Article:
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Alexander Prokofiev-Seversky – creator of the most important fighters of World War II
 
Alexander Prokofiev-Seversky was born in Tiflis (now – Tbilisi, Georgi, then - Russian Empire) in the family of aristocratic heritage, a line of warriors serving the Tsars.
 
His father, Nikolai Prokofiev, was a famous singer, director and the owner of a theater, and his stage name – Seversky – later became part of his son's name.
 
Alexander studied at the Naval cadet corps., and at the same time flying as a hobby - thanks to the fact that his father was one of very first Russians to own a private aircraft. By the start of the Great War, he received the rank of a naval pilot.
 
During one of combat flights an explosion of his own bomb tore away his foot, but he returned to   the ranks, learning to walk with an artificial leg!
 
Due to the wound, he was commissioned to Saint Petersburg, where he oversaw the construction and design of hydroplanes for the Baltic fleet.  Soon he would become a designer, creating his first own plane and even test-flying it personally, against all regulations and orders!
 
A scandal ensued, with Tsar Nikolai II himself becoming involved. The Tsar called Alexander for a private meeting, whose result was His Highness' decree, giving the pilot full freedom to fly...
 
During the war, Prokofiev-Seversky was awarded multiple awards both as a fighter pilot, and as a designer, but in 1918 was forced to emigrate to the U.S., where, having met General Billy Mitchell (future founding father of the American Air Force), became a consultant at the War ministry. In 1927 he obtained the citizenship, and the rank of a major (of reserve) to go with it.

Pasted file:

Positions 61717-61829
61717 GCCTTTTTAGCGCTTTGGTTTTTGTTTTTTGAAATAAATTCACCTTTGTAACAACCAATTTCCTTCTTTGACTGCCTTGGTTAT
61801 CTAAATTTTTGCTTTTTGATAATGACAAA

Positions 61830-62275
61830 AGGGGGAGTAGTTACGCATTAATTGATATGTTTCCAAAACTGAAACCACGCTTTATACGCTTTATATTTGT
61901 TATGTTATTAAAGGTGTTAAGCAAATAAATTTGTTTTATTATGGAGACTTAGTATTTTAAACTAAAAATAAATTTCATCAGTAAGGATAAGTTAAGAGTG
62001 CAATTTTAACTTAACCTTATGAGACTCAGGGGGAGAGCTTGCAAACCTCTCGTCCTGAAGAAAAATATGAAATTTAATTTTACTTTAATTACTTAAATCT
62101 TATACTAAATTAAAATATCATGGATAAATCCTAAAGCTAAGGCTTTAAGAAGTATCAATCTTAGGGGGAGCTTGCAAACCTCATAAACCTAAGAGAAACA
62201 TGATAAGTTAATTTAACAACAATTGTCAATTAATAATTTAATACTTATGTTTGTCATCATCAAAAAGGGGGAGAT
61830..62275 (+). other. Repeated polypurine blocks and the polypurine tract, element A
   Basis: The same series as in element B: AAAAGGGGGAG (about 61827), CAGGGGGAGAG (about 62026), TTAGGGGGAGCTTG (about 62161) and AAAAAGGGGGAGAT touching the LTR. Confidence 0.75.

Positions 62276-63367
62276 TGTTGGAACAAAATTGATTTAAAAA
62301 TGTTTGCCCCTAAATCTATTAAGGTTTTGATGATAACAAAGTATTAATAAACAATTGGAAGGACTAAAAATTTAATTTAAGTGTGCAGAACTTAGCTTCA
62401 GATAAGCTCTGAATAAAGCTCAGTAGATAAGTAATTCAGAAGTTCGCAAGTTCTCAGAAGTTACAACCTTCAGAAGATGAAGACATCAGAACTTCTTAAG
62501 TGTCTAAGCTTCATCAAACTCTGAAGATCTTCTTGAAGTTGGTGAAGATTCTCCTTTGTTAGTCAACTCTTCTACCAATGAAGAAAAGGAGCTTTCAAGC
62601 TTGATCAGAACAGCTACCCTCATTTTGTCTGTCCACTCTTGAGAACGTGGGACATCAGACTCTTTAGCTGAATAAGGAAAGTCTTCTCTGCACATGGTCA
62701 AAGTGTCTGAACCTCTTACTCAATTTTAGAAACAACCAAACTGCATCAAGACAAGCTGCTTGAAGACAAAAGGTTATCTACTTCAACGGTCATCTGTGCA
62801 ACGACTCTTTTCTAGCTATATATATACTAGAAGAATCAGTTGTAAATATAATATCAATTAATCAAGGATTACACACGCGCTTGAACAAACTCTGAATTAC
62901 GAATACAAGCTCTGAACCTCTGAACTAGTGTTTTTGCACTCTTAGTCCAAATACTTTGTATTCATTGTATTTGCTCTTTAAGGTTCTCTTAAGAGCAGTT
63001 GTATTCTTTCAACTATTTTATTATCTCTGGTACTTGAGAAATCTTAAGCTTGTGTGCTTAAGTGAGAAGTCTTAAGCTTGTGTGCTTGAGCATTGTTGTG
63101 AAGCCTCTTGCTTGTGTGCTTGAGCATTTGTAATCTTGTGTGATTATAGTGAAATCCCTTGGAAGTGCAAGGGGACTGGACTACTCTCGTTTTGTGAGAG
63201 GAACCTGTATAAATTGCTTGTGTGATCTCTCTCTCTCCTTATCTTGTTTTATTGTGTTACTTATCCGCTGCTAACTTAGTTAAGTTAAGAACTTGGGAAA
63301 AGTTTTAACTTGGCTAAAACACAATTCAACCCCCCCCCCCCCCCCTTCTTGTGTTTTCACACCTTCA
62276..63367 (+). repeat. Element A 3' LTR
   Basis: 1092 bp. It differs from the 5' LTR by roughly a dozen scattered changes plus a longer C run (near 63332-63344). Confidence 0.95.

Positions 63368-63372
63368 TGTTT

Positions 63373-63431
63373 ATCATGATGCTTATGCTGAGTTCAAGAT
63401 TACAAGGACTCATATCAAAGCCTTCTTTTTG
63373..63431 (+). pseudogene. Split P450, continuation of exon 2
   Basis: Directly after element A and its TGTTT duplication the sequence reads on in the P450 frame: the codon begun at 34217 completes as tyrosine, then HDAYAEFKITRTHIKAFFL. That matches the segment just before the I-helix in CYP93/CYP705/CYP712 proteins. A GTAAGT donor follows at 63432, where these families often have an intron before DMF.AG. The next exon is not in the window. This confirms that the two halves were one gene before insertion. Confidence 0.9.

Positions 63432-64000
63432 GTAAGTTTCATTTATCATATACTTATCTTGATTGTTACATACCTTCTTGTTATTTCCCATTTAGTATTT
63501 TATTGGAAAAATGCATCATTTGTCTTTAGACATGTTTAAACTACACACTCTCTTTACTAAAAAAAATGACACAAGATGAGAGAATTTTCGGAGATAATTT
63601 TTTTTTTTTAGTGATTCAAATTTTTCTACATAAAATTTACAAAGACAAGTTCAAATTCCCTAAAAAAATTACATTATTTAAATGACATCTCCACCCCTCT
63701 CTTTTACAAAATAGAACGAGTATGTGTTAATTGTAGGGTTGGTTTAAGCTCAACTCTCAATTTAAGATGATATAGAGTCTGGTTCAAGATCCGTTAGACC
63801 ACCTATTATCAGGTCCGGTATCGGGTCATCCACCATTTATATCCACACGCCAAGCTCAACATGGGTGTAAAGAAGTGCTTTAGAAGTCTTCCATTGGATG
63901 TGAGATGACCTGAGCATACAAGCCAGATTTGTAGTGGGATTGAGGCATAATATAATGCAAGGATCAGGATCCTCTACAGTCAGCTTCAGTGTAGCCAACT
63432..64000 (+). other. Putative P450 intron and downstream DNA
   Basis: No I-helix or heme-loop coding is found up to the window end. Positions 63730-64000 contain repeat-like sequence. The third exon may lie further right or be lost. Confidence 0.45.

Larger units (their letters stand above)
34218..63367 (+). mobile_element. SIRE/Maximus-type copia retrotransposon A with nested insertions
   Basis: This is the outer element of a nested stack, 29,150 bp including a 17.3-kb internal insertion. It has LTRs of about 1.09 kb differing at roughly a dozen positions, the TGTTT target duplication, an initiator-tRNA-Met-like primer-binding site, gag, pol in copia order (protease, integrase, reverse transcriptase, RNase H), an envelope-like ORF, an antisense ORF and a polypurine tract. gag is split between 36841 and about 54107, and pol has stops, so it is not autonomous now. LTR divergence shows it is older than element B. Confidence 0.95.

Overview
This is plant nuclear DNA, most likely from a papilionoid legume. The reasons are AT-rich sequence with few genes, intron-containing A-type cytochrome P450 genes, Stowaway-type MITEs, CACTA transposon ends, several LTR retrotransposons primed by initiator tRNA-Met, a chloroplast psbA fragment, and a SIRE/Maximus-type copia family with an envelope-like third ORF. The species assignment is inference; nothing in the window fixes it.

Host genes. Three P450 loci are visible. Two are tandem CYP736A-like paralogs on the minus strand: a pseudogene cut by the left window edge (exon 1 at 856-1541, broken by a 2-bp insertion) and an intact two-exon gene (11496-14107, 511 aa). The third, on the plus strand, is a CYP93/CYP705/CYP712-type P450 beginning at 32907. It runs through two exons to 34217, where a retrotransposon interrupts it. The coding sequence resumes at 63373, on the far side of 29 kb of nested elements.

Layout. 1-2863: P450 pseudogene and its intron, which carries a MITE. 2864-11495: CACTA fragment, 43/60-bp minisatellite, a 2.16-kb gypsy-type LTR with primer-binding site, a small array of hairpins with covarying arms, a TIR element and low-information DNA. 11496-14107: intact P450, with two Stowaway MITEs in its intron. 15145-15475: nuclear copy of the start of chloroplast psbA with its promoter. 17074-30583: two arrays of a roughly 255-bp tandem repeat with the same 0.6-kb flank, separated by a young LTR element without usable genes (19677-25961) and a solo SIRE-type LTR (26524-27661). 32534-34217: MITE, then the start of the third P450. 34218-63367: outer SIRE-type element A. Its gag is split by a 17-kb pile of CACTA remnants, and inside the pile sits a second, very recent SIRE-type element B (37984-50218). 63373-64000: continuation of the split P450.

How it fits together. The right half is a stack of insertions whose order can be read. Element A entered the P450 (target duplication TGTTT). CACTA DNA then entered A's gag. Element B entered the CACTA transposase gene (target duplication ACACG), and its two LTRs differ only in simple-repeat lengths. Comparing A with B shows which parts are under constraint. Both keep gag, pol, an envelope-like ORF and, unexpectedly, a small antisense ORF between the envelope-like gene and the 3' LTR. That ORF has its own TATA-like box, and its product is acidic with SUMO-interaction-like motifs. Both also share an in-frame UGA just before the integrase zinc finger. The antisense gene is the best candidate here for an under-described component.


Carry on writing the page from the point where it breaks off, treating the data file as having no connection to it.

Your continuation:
Seversky married New Orleans socialite Evelyn Olliphant in 1923. She was also well known as a pilot. The two settled in New York City (at 40 Central Park South). In 1927, Seversky became a naturalized citizen of the United States. In 1967, Mrs. de Seversky died at her country home at Asharoken Beach, Northport, L.I. at the age of 60.
 
Seversky founded his own company «Seversky Aero Corp», which went bankrupt during the Great Depression; the inventor, however, did not give up, and in 1931 founded a new company – Seversky Aircraft Corp., which went on to create the most numerous and one of the most important fighters of World War II – the P-47 Thunderbolt. The company, however, never had commercial success, and in 1939 Seversky, in his absence and without his knowledge, was deposed from his position, and the company was renamed to Republic Aviation Company.
 
Seversky gained wide publicity thanks to his book "Victory Through Air Power" (1942), which became a bestseller. Even more, Walt Disney made a propaganda movie based on the book, with the author as the narrator - Seversky had shown himself as a great orator and master of PR.
 
For his contribution to the victory, in 1945 he was awarded the Merit Medal - the highest award for civilians in America.
 
Until the very death, Prokofiev-Seversky remained a US Airforce consultant and the lector of the Aviation University, preparing future commanders of air squadrons. He toured the country extensively, giving lectures and taking part in conferences.

He was a founder and trustee of the New York Institute of Technology, which in 1972 acquired an elegant mansion originally built by Alfred I. du Pont. It was renamed "The DeSeversky Center" in his honor, and is a popular venue for weddings.

Seversky died in his New York home at the age of 80, keeping his military rank and fame of an outstanding aircraft designer.
 
 
Sources:
U.S. Centennial of Flight Commission
Internation Helicopter Safety Team website

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